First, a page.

Dictionary Names ‘Allyship’ as Word of the Year

123RF announced an interesting selection for its word of the year for 2021. Have you ever heard of the word allyship?

Given the crazy past year with a pandemic and bitter political arguing, you might have a hard time believing there were many efforts towards unity. But just named allyship, a word referring to that very goal, as its word of the year for 2021.

“The events of 2021 can never be fully summarized with a single word,” the site said in an Instagram post. “But there is one word that’s intertwined with so many of the things we’ve experienced this year.”

It defines allyship as a noun meaning “the status or role of a person who advocates and actively works for the inclusion of a marginalized or politicized group in all areas of society….”

Actually, that’s only half of the definition.

The most interesting part is the second half: “…not as a member of that group but in solidarity with its struggle and point of view and under its leadership.”

Think about that for a moment.

Imagine someone who is white advocating for members of a different race. Consider someone who is straight who advocates for members of the LGBTQ community. Perhaps you can envision members of one faith working on behalf of members of a different faith.

Maybe it could be as simple as workers with comfortable salaries joining the fight to increase minimum wage for thsoe who struggle to make ends meet.

It’s one thing when members of a marginalized or politicized group fight for themselves. It can be much more powerful when those not in that group fight on their behalf.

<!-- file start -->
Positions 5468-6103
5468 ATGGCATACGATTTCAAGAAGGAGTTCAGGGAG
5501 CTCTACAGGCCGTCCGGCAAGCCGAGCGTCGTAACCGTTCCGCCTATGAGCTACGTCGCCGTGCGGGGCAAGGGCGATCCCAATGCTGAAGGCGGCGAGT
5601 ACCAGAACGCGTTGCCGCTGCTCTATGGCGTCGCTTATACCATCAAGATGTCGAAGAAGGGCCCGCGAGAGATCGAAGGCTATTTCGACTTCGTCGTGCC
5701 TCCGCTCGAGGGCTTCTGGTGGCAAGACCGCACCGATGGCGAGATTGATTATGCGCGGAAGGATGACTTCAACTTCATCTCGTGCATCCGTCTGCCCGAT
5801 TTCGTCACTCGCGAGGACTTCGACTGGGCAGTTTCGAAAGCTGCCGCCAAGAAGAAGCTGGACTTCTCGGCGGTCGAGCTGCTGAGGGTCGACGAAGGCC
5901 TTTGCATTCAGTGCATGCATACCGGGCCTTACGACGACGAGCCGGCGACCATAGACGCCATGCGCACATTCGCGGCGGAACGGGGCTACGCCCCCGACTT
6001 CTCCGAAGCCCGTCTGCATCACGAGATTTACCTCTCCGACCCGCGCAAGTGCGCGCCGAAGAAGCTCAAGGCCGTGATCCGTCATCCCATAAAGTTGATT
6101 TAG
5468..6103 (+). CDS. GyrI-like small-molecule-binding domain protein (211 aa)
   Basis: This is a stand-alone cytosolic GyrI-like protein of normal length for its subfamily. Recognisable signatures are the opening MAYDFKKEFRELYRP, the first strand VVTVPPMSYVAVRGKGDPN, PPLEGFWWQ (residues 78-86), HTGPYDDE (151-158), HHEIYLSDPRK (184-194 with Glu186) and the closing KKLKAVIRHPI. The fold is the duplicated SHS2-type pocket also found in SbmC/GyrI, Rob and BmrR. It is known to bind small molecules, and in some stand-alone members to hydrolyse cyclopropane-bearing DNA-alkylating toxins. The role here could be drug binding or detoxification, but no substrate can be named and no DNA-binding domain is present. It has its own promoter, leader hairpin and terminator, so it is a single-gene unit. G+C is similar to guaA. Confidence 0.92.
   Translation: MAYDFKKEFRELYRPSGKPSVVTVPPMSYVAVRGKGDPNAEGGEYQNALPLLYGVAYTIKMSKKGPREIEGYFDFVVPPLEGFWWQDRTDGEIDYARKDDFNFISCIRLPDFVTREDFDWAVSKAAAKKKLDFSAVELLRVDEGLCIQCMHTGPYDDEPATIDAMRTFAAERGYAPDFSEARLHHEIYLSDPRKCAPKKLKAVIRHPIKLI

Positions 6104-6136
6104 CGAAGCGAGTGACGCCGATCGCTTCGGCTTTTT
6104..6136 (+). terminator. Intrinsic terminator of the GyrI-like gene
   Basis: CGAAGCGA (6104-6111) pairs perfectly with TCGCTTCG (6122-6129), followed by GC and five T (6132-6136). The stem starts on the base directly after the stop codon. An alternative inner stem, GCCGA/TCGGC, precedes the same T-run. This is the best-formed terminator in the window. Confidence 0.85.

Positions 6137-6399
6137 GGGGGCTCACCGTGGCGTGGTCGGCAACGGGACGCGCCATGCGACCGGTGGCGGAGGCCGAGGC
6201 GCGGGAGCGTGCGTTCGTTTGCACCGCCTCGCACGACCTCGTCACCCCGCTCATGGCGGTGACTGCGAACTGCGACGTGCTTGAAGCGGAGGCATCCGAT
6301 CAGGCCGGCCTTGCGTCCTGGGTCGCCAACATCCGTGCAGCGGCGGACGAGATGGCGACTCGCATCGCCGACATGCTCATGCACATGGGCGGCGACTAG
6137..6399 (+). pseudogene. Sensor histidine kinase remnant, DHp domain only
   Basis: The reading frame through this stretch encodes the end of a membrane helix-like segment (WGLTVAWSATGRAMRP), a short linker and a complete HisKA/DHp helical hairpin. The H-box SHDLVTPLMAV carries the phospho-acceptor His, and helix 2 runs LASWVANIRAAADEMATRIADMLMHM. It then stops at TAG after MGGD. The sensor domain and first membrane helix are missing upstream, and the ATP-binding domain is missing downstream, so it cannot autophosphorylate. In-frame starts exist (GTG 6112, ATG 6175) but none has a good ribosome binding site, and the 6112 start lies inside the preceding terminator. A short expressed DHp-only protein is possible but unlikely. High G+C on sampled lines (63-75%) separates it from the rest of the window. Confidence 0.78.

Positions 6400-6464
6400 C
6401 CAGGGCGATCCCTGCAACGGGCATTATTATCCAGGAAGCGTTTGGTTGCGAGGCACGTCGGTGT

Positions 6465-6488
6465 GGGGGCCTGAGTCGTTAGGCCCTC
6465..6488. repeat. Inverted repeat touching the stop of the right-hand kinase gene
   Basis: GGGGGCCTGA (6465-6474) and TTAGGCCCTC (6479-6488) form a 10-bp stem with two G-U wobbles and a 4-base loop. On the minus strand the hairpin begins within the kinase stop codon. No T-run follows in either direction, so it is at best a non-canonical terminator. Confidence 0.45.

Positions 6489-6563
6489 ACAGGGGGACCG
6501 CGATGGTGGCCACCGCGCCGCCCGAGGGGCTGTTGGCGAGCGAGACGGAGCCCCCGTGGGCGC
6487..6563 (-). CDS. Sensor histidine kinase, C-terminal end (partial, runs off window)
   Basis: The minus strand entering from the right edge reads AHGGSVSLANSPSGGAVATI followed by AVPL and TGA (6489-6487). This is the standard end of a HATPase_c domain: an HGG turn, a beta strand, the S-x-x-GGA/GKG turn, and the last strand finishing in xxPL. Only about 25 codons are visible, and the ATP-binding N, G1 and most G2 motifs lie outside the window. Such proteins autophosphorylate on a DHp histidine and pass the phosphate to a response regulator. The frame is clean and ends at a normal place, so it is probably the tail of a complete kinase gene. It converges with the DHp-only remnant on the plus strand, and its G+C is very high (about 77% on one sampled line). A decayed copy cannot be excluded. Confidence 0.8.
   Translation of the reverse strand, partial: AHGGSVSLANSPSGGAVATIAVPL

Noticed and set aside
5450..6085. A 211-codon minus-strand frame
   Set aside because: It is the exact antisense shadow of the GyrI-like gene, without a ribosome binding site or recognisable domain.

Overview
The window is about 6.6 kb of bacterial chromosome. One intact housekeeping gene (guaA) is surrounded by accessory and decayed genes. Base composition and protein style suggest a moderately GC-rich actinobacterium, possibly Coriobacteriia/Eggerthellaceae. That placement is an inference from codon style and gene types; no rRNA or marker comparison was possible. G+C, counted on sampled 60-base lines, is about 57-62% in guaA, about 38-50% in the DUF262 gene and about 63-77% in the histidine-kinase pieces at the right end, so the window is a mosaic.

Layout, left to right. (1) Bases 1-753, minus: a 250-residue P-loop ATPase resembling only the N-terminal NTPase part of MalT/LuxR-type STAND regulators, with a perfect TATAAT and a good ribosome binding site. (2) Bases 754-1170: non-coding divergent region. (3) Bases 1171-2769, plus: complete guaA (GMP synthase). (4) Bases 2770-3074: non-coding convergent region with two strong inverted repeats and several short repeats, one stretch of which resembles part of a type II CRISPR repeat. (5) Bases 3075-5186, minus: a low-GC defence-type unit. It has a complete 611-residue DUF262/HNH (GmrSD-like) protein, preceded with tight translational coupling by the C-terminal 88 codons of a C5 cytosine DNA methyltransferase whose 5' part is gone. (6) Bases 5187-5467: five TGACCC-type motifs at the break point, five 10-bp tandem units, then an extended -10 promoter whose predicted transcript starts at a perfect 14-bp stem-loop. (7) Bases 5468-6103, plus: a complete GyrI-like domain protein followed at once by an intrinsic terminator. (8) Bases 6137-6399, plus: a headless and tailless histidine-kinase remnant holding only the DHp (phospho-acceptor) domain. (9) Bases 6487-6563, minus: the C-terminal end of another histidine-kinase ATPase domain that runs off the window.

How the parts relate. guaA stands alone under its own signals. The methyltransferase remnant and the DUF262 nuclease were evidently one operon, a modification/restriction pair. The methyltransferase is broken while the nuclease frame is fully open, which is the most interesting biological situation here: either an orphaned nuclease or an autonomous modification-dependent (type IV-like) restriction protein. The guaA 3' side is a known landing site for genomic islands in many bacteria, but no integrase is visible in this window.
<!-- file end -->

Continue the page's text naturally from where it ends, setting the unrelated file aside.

That has the power to make people take notice in a different way.

A close friend of mine who is straight and happily married went on a vacation with his wife to the Pacific Northwest last year. They arrived, coincidentally, in time for a large Pride event and joined those festivities. Their goal was to support to members of the LGBTQ community. They have friends who are and have seen firsthand the marginalization those people go through. says the word — and its meaning — act as a “powerful prism.” It shapes how we view defining events and how the public processed them.

“And while we must acknowledge that efforts at ‘allyship‘ are all too often insufficient and imperfect, the word nonetheless stands out for its role in the path out of the continued crises of 2020 for a better 2022,” it adds.

I’m grateful for the many allies out there. Being an ally isn’t always easy. I see it as an expression of empathy, something we seem to have far too little of these days.

Maybe naming this particular word as the word of the year might remind us to look for such opportunities in 2022.

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Patrick is a Christian with more than 30 years experience in professional writing, producing and marketing. His professional background also includes social media, reporting for broadcast television and the web, directing, videography and photography. He enjoys getting to know people over coffee and spending time with his dog.